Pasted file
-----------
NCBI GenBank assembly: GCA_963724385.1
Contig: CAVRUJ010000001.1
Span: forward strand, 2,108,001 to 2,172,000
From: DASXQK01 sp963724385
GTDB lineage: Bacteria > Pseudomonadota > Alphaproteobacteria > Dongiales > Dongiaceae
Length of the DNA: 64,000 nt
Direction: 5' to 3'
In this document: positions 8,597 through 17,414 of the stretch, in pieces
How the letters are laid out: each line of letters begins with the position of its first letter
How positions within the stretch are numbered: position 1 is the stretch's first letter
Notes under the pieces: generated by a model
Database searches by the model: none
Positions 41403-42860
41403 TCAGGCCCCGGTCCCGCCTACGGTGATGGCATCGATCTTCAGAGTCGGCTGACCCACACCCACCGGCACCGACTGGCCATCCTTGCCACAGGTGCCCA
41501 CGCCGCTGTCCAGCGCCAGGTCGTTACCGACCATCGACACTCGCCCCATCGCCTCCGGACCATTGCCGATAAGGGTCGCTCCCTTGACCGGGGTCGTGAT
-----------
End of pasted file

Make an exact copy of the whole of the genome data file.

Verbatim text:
NCBI GenBank assembly: GCA_963724385.1
Contig: CAVRUJ010000001.1
Span: forward strand, 2,108,001 to 2,172,000
From: DASXQK01 sp963724385
GTDB lineage: Bacteria > Pseudomonadota > Alphaproteobacteria > Dongiales > Dongiaceae
Length of the DNA: 64,000 nt
Direction: 5' to 3'
In this document: positions 8,597 through 17,414 of the stretch, in pieces
How the letters are laid out: each line of letters begins with the position of its first letter
How positions within the stretch are numbered: position 1 is the stretch's first letter
Notes under the pieces: generated by a model
Database searches by the model: none
Positions 41403-42860
41403 TCAGGCCCCGGTCCCGCCTACGGTGATGGCATCGATCTTCAGAGTCGGCTGACCCACACCCACCGGCACCGACTGGCCATCCTTGCCACAGGTGCCCA
41501 CGCCGCTGTCCAGCGCCAGGTCGTTACCGACCATCGACACTCGCCCCATCGCCTCCGGACCATTGCCGATAAGGGTCGCTCCCTTGACCGGGGTCGTGAT